We wrapped up Thursday’s lesson with an explanation of the idea of the Hausdorff Dimension of a fractal. In brief, the Hausdorff Dimension is the solution to the equation S^d = N, where S is the scale by which a fractal is being broken up into pieces, and N is the number of such pieces. So for the Sierpinski Triangle, we cut the original triangle into pieces that are all half the length of the original (S = 2), but keep 3 of those pieces. Solving the equation 2^d = 3 gives d ≈ 1.585, which is the Hausdorff dimension of the Sierpinski Triangle. For the Koch Curve, we get the equation 3^d = 4, producing d ≈ 1.26, and for the Cantor Set, we get 3^d = 2, so d ≈ 0.631.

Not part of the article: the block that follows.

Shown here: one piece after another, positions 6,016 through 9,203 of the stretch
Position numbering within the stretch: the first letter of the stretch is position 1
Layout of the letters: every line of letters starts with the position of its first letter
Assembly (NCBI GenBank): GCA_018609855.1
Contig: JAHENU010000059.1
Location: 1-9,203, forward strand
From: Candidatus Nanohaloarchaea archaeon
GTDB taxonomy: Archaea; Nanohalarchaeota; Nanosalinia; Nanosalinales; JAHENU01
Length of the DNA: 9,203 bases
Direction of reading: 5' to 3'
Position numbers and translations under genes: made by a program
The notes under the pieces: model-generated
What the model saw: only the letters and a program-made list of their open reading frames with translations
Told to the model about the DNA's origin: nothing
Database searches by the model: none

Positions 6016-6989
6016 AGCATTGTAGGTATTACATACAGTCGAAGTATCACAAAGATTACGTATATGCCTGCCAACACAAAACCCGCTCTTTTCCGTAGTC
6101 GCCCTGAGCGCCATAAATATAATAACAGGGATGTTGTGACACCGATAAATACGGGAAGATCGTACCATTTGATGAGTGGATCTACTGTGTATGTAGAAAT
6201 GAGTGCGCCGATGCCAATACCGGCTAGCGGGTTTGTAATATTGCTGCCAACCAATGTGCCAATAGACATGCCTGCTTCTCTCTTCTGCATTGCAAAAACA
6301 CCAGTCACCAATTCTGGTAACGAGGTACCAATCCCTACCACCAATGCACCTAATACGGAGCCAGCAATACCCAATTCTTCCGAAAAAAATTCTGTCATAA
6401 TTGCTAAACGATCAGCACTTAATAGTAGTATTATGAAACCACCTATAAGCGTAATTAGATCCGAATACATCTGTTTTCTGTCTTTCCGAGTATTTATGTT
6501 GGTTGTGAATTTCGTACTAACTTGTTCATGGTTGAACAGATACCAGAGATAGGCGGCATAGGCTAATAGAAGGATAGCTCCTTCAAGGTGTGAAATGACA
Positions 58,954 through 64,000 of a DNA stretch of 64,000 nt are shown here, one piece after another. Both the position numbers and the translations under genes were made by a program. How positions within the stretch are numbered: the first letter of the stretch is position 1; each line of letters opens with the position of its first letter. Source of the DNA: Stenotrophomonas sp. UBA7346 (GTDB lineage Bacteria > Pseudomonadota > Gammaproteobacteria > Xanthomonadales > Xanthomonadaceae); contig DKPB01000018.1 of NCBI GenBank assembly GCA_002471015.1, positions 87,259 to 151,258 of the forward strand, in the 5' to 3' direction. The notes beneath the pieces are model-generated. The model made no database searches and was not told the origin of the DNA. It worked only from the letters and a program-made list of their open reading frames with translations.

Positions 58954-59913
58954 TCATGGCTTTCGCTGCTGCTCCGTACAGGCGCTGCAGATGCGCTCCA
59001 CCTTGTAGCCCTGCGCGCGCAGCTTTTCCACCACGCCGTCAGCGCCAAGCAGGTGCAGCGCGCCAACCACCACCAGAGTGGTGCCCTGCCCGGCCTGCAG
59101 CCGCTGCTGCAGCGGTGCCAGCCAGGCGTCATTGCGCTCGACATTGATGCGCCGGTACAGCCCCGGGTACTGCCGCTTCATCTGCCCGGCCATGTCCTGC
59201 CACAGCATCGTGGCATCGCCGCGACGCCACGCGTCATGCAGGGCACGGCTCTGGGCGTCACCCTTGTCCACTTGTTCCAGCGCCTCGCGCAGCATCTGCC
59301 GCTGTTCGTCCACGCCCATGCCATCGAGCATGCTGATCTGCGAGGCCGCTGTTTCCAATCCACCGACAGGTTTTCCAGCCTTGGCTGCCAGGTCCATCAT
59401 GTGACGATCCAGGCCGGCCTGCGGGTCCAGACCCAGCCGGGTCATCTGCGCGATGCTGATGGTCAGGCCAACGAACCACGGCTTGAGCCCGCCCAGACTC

For homework, you’ve been asked to think about the dimension of the Dragon Curve, and have been reminded that the base template for the curve involves a right isosceles triangle, as well as to design a fractal called the Sierpinski Carpet (essentially the same design as the Sierpinski Triangle, but with a square as the starting shape) and to find the dimension of that.